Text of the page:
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*Extra* Global Briefing: Yen Keeps on Rising

Nonchalant Japanese officials have the yen appreciating even as stocks and bonds are on the retreat.

Stocks are mostly lower, but the key development is the renewed strength of the yen.

For the third consecutive session the yen is rising in value. Today that move accelerated as the dollar fell below 113 yen at one point before stabilizing in midmorning European trading. The yen's appreciation is not reflective of newfound confidence in the Japanese economy or asset markets, as both stocks and bonds fell. Since testing the 117 level against the yen in the middle of last week, the dollar has faced increased talk of selling by Japanese exporters.

The ostensible trigger of today's move was the nonchalant attitude of Japanese policy makers. Japan's


warned of rising trade frictions with the U.S. The market frequently interprets U.S.-Japanese trade tensions as a reason to buy yen because of the implicit risk that U.S. policy makers will use the dollar as a trade weapon. However, since


took the helm of Treasury from


, the U.S. disavowed using the dollar to adjust the trade imbalance. The current team at the Treasury is too results-oriented to rely on the foreign-exchange market to bring the trade account into better balance. That model simply has not worked over the years.

With Japanese bonds already under pressure, Finance Minister


comments added fuel to the selloff. Miyazawa reportedly indicated he was not concerned with the increase in long-term bond yields. This gave the market a green light to sell Japanese government bonds. The yield on the benchmark No. 203 bond rose 28 basis points to 2.31%. The rising bond yields hurt Japan on two counts. First, the higher yields are an obstacle to renewed growth. The Japanese economy has contracted for four consecutive quarters. Second, the higher yields mean the government bond holdings by Japanese banks and life insurance companies have lost value. Japanese financial institutions first lost their unrealized profits on stocks. Now reports suggest they have lost the unrealized profits on their bond holdings.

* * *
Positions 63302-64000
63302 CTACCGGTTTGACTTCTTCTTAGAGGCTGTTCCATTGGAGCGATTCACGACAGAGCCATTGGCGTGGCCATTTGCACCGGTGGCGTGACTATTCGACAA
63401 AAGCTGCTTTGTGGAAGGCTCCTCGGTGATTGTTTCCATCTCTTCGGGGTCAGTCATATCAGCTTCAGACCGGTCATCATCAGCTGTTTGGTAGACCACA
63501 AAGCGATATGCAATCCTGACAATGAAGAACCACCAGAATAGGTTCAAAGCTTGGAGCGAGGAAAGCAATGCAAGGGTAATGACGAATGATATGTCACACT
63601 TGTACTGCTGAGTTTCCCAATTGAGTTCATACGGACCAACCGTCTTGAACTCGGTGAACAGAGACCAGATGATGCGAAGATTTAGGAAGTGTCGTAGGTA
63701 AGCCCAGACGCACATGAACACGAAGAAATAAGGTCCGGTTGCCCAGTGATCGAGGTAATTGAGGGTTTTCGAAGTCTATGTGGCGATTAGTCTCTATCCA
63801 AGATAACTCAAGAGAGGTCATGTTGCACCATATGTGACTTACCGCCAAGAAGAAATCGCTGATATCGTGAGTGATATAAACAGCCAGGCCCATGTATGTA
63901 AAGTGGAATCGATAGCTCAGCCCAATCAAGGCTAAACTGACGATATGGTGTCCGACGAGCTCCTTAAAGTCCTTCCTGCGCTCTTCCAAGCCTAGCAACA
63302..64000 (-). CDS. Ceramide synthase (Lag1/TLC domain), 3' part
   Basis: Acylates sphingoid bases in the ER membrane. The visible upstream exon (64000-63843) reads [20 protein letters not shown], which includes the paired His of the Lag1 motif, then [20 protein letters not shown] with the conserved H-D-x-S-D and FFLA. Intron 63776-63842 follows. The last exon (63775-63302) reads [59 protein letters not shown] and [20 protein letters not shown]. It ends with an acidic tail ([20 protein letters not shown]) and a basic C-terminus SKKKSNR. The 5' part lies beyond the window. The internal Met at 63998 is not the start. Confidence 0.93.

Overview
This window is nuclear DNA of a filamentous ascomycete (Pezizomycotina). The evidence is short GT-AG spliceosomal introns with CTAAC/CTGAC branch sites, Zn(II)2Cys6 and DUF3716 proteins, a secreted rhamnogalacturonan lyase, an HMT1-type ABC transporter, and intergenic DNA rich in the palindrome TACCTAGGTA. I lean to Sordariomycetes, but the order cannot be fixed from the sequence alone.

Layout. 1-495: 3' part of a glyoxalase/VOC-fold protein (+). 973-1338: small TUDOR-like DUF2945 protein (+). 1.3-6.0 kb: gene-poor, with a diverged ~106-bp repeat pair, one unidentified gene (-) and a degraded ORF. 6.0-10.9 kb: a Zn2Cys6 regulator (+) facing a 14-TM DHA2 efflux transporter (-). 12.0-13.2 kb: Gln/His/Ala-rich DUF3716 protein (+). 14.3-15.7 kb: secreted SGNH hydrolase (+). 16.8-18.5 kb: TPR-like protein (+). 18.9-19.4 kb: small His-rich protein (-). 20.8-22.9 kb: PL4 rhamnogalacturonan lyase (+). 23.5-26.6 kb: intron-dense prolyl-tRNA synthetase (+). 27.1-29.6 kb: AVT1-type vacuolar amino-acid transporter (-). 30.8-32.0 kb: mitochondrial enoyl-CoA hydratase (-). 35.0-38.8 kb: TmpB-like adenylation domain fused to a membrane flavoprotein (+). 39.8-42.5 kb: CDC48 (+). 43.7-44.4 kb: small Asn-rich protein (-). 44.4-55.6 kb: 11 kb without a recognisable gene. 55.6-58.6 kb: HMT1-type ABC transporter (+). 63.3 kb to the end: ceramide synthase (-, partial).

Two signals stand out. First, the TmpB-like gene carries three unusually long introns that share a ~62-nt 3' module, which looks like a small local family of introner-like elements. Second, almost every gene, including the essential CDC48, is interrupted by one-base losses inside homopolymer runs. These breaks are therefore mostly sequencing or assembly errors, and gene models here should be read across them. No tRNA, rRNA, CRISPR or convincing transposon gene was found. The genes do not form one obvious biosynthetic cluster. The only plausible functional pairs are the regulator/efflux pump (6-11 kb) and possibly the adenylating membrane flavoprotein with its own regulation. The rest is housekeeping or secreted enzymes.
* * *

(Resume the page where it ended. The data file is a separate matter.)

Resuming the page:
Fear of intervention to support the dollar is helping to stabilize the yen currently, but intervention in the U.S. session today is unlikely.

Nevertheless, the market may get a scare later this morning. The

Federal Reserve

often checks foreign exchange prices shortly before the stock market opens and sometimes, when anxiety levels are running high, people confuse the rate checks as a tip off for intervention. Initial dollar support is seen near 112.50-112.75 yen. A break of this level could see a quick push toward the 111.50 level. The closer the dollar is to the 110-yen level, the more the market will be wary of

Bank of Japan

intervention tomorrow.

Of other interest: The Federal Reserve begins its two-day meeting today. Practically no one expects the Fed to ease. There has been some discussion of the likely policy bias, but the Fed's bias has been a poor indicator in recent years of the direction of the next move in interest rates. Lastly, the Brazilian real has begun showing signs of stabilizing. The market is coming around and seems to have begun to accept at face value the government's pledge not to institute capital controls. Still, the government raised overnight interest rates to 39.6% yesterday from 38% on Friday. This effectively raises the cost of financing the government's debt. Officials will be looking for any opportunity to lower interest rates. Further gains in the real over the next couple of days could prompt a small preliminary rate cut next week.

Marc Chandler is an independent global markets strategist. At the time of publication, he held no positions in the currencies or instruments discussed in this column, though positions may change at any time. While he cannot provide investment advice or recommendations, he invites you to comment on his column by sending a letter to